Back in Syria, they were poor and still had meat twice a week. Aleppo’s known for its kebabs, she reminds the crowd around us with her wide smile. But that was another life. That was before Bashar al-Assad fired on peaceful protestors and sent the uprising into disarray, before the so-called Islamic State entered the fray and Syria became everyone’s war. Before the bombs, the blood, the boats, and the final arrival here, just in time for fortress Europe’s borders to shut.
Hena hadn’t planned for this. No one, apparently, did. In early March, when the border closed, cutting off the Balkan route to Germany, it was sandwich after sandwich in Idomeni as people waited there in confusion. The border didn’t budge. In the meantime, a humanitarian crisis brewed as distrust and misinformation in the informal camp grew. Around Greece, more than 50,000 refugees found themselves suddenly stuck, many of them cut off from their families who had already made it to western Europe. In Idomeni, rumors swirl about everything: when the border will open, the condition of new military camps, the cost of smuggling.
Hena still gets stomachaches from the foreign-tasting hot meals served in plastic take-a-way bowls. It’s never enough for her kids, and waiting long hours in the hot sun and crowds, especially as a woman… mustaheel. Impossible.
A Doctors Without Borders (MSF) field coordinator, Emmanuel Massart, tells me there was only one spoiled food incident at Idomeni: part of a meal distributed by a Greek NGO was delivered rotten and was soon thrown out. The stomachaches residents of the camp complain of could also be a psychosomatic sign of stress, a reaction to physical and psychological traumas, which everyone here has experienced.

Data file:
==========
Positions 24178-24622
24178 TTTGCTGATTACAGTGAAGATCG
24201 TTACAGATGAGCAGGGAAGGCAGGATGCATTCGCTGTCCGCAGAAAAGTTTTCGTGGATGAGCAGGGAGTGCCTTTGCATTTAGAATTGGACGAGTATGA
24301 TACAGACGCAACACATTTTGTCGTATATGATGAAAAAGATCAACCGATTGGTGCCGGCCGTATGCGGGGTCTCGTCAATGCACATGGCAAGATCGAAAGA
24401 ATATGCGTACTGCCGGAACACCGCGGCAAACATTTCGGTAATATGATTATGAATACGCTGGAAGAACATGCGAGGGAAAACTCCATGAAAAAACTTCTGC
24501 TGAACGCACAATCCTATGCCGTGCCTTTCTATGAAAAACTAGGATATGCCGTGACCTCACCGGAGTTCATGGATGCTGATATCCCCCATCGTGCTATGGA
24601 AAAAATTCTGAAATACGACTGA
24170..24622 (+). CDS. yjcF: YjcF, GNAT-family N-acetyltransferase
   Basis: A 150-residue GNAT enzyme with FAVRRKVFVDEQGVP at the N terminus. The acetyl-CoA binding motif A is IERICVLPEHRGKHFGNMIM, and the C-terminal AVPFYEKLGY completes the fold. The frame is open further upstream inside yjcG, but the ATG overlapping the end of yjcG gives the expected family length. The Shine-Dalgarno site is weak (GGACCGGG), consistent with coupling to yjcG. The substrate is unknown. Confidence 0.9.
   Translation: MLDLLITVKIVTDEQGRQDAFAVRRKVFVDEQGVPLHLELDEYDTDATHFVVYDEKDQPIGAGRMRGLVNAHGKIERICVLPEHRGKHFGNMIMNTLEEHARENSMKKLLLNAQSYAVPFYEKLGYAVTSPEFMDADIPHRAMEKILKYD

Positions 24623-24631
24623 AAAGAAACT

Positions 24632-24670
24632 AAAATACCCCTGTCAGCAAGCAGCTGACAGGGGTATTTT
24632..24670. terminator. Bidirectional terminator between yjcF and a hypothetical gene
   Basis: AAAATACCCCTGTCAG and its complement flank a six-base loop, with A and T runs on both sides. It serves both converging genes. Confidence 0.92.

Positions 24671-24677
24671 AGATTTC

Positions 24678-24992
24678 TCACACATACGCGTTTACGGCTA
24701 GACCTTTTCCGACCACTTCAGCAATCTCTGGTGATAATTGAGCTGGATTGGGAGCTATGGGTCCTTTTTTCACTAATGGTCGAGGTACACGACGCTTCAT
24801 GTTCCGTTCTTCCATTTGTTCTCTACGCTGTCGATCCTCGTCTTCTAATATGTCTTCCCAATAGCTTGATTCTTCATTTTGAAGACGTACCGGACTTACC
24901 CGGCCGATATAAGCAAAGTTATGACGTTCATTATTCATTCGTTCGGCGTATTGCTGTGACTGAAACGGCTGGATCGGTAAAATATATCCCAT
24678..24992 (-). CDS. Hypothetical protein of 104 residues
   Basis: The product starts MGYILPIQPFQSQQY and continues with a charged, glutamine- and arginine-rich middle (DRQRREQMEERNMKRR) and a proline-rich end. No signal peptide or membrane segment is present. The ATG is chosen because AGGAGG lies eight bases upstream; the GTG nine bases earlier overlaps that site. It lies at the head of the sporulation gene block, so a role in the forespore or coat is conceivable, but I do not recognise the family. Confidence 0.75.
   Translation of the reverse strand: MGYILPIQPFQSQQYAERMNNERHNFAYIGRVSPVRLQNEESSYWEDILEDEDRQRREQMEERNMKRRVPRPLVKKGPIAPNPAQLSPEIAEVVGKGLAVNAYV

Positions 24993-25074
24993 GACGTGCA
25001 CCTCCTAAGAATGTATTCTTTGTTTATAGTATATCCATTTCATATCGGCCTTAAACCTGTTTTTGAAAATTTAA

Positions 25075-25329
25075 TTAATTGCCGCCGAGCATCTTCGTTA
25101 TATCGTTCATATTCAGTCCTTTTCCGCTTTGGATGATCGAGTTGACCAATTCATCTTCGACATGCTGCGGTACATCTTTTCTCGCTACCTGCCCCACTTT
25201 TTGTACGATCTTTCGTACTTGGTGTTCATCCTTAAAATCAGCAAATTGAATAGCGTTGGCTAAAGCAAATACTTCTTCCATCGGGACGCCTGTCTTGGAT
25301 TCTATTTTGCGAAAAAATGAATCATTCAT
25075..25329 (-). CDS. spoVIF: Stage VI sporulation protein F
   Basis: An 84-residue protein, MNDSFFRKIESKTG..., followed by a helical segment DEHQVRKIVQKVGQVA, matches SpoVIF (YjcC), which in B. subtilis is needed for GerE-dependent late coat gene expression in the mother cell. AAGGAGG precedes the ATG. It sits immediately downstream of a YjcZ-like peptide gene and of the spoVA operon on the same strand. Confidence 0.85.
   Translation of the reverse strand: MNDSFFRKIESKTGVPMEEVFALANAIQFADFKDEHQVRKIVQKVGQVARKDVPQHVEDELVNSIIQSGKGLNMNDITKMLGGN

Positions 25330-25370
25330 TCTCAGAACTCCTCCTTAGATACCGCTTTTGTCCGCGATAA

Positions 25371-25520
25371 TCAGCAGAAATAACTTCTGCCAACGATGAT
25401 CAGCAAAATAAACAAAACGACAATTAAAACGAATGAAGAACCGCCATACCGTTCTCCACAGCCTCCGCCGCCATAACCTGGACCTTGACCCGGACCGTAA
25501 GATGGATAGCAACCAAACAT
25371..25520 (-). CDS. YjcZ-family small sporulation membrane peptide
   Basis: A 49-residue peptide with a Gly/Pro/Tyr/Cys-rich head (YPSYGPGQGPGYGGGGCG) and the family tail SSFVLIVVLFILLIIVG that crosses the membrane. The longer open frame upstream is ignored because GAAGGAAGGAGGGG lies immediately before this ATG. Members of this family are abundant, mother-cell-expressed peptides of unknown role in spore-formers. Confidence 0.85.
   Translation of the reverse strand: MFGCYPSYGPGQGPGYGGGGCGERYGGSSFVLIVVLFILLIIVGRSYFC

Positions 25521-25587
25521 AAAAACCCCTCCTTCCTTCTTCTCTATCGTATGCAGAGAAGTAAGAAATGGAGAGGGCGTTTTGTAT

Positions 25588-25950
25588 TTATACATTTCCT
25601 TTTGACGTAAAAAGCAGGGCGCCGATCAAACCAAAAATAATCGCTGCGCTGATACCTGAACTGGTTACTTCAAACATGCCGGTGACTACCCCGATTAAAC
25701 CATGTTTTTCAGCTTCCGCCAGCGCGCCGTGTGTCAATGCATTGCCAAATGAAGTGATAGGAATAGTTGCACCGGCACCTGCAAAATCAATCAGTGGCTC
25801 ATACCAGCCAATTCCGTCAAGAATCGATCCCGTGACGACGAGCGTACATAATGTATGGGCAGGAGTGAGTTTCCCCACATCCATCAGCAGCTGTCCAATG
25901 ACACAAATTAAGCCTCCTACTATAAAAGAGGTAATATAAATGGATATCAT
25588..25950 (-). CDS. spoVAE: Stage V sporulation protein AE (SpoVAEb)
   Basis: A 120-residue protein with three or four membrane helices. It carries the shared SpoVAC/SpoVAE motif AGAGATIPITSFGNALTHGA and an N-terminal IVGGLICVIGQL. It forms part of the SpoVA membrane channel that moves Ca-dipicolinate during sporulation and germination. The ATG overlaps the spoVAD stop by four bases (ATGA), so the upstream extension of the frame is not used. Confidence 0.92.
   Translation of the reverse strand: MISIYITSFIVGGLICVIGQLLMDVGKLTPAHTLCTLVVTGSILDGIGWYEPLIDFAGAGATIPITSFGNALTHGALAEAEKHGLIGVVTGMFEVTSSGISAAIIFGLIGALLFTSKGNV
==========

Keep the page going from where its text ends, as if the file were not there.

The Greek military planes flying overheard don’t help: people here have only known planes like that to drop bombs. Neither does the camp’s informal status. It’s been an uphill battle for NGOs to deliver aid when they can’t plan long-term. Greek authorities are constantly threatening to clear Idomeni. In the meantime, MSF has had to technically rent the land from a local farmer. That means no digging pipes for bathrooms and showers and no stable hospitals, housing, electricity, or cooking counters. That means infections, rashes, and nameless pains, dwindling funds—for those who had any to begin with—and the bare minimum of basics like milk and medicines.
The Greeks, of course, never asked for any of this. The country was already on the brink of economic collapse when the refugees—Syrians, Afghans, Iraqis, Eritreans—started to flow in. Still, Greeks and visiting volunteers do their part and more. Around the mainland and islands, people offer clothes, rooms, and meals. “I want to thank the Greek people, make sure you say that,” insists Hasna, a slim woman in her sixties who is from Quneitra.
But wars keep raging and people keep coming. Thousands of refugees have set up tents in squares around Athens. Promises of resettlement have fallen flat. In March, the European Union and Turkey announced a contentious deal, the kind that doesn’t even look good on paper: they’d detain new arrivals on Lesbos Island and send back those who didn’t qualify for refugee status.